Why Eddy Current Suppression Ring disappeared

Last December, Eddy Current Suppression Ring, the beloved garage-rock four-piece from Melbourne, released their first album in a decade. It was knowingly titled All In Good Time. Old fans got excited, but the band kept schtum. There were no pre-release streams for review, and apart from one brief spot on community radio station 3RRR announcing their new single, Our Quiet Whisper, there were no interviews.

Starting with their obtuse name – a copper ring around an electrical transformer which, indeed, suppresses eddy currents – ECSR don’t make things easy. But their guitarist Mikey Young, who also manages the group, denies they’re elusive. “If anyone wants to talk, all they’ve got to do is write to me,” he says cheerfully.

In 2010, ECSR were on the cusp. Larger independent labels including Sub Pop were courting them. Their second album, Primary Colours had won the prestigious Australian Music Prize for 2008, and their third, Rush To Relax, was enthusiastically received. It was launched at the Old Metro in Melbourne, which holds around 1,800 people. But for Young, enough was enough. “I had to question whether I’d want to go see a band like mine at a show that big,” he says.

The response of the crowd scared him. “I remember looking out and seeing how intensely passionate people were about it while we were playing, and it was a bit weird for me. I was humbled, but a bit weirded out at the same time.” There were also less welcome aspects to the band’s growing popularity: “The bigger it got, the more macho aggressiveness came into elements of our crowd.”

So they went off to do other things. Singer Brendan Huntley (stage name: Brendan Suppression) is an acclaimed visual artist and was also in the band Boomgates. Drummer Danny Young (Danny Current), Mikey’s brother, started a tattooing business. Bass player Brad Barry, AKA Rob Solid, juggles three kids, a printing day job and a hip-hop alter ego, Slab Knackers. Mikey – the band’s guitarist, and titular Eddy Current – formed band Total Control and is one of Australia’s most in-demand recording engineers.

ECSR, which in grand punk tradition had made a lot of noise with a defiantly minimalist approach, appeared to have done their dash. “I felt like we’d had a really good run, and put out three good records that seemed to belong together,” Young says. “It’s a very limited sound we have, so how long can you milk that sound and have it still be valuable? So, at the time, taking a break from it was the right thing to do.”

The first renewed signs of life came in a one-off gig headlining Golden Plains in 2016. By 2018, ECSR were hanging out in the studio as they had begun: four friends, jamming, seeing what might happen. Young had missed the band’s loose magic. “Years of not doing it, and being in bands like Total Control, where making records is a bit more of a process, I just longed for the simplicity of it all again.”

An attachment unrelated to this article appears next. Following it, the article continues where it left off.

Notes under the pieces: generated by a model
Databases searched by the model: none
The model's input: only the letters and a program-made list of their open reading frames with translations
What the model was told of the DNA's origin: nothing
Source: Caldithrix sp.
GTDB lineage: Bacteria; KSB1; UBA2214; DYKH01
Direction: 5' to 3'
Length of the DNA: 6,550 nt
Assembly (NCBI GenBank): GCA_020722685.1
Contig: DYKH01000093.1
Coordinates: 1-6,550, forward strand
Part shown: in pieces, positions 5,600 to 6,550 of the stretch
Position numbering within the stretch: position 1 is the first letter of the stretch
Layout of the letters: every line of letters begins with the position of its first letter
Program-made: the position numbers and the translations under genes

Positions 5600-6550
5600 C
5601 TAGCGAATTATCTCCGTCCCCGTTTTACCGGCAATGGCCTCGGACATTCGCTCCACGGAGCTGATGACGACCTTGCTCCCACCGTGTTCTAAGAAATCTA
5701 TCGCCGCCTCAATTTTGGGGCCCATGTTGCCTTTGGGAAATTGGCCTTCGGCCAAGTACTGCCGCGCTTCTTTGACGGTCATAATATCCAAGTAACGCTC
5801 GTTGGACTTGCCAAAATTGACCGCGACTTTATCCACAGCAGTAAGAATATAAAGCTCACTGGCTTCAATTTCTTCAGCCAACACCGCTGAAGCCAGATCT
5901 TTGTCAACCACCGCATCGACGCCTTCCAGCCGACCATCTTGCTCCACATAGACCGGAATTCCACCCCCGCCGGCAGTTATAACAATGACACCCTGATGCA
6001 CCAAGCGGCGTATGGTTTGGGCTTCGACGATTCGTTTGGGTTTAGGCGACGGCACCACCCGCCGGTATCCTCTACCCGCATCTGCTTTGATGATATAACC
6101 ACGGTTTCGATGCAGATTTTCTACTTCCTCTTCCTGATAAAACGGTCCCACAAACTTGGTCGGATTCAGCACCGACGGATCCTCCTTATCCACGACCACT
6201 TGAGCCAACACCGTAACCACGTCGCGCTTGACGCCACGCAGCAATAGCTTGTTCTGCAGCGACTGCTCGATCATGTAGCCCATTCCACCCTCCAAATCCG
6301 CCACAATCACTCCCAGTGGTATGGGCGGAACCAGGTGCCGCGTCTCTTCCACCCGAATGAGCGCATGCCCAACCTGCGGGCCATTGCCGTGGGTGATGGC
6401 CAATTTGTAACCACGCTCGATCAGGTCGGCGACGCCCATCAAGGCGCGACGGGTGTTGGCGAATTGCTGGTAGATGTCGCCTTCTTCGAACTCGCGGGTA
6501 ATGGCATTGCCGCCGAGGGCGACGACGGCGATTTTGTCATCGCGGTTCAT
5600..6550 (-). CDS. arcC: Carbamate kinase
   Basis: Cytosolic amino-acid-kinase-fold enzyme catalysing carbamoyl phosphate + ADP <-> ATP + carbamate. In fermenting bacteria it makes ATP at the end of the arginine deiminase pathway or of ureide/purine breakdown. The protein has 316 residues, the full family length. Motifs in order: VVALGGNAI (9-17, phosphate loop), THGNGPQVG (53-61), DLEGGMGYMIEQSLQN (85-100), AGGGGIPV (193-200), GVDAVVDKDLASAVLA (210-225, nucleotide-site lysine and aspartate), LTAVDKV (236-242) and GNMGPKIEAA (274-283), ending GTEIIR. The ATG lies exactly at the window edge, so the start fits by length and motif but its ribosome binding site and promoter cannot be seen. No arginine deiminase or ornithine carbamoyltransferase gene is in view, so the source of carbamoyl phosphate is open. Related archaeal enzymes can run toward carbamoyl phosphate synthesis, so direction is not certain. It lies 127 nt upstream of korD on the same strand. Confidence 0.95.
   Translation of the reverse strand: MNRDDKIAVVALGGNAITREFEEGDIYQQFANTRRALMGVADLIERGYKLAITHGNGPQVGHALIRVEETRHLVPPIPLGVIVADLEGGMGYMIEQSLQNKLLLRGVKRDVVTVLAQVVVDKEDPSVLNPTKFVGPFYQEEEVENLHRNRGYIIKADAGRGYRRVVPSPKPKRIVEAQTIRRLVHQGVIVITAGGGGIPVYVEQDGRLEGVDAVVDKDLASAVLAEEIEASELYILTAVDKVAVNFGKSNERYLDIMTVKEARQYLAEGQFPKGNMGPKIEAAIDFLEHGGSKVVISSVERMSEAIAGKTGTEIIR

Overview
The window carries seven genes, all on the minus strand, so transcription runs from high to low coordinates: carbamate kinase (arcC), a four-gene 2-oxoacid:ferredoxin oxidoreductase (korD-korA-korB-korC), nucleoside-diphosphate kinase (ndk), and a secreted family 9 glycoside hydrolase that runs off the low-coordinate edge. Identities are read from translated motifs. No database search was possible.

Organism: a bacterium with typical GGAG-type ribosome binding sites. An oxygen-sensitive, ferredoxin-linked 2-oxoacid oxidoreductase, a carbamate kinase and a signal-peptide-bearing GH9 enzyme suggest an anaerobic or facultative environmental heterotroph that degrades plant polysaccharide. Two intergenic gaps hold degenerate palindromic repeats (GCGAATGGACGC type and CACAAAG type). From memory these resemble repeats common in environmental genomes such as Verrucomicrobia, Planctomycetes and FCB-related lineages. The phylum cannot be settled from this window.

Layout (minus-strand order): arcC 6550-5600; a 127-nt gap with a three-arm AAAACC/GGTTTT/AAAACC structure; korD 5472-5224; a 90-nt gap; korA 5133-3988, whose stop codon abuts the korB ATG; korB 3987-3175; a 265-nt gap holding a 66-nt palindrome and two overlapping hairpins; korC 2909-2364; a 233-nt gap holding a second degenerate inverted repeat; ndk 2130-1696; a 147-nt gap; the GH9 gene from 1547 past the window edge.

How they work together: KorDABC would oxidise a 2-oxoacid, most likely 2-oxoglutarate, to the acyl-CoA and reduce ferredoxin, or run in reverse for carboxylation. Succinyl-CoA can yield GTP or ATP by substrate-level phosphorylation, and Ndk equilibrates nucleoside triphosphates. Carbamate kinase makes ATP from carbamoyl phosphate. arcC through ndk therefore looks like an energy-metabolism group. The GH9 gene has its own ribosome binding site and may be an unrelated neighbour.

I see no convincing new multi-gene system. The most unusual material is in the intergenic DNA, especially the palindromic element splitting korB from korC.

Rush To Relax had stretched the boundaries of ECSR’s sound, and occasionally went beyond them. All In Good Time is more contained and not as explosive as their first two albums, both of which were recorded in a matter of hours for a pittance. Young claims All In Good Time probably cost around $150, not including the lost working hours it took him to mix it. (“If you add $1,000 for mastering it sounds less romantic,” he says.)

Then he emailed John Dwyer from California-based Castle Face Records. That’s when Young’s real reticence becomes clear: “I said, ‘Can you just put it out without advertising or anything?’ And he wrote back and said, ‘I’ve got to sell it somehow, mate.’ And I was like, yeah, fair point … It wasn’t until the single came out that we all went, oh fuck – this is not going to be as simple and low-key as we thought.”

In a song from Rush To Relax, Anxiety, Huntley sings about being “a little scared I might fail”. Turns out the singer’s fear was shared by the guitarist, who worried that ECSR might ruin their small but significant legacy, which you can hear in the many Australian garage bands that followed them, from Royal Headache to Cable Ties. At least, he says, “we’re not embarrassed” by All In Good Time.

As for future plans, who knows? “It’s probably fear,” Young admits. “When things get to a certain size, I just want to run away and start something else.” For now, with ECSR touring in April, we can be grateful to have them back. Young is grateful, too. “To go back to something like that, where something can be so simple, and joyous, was great, and that’s all that matters.”

First published in the Guardian, 14 February 2020

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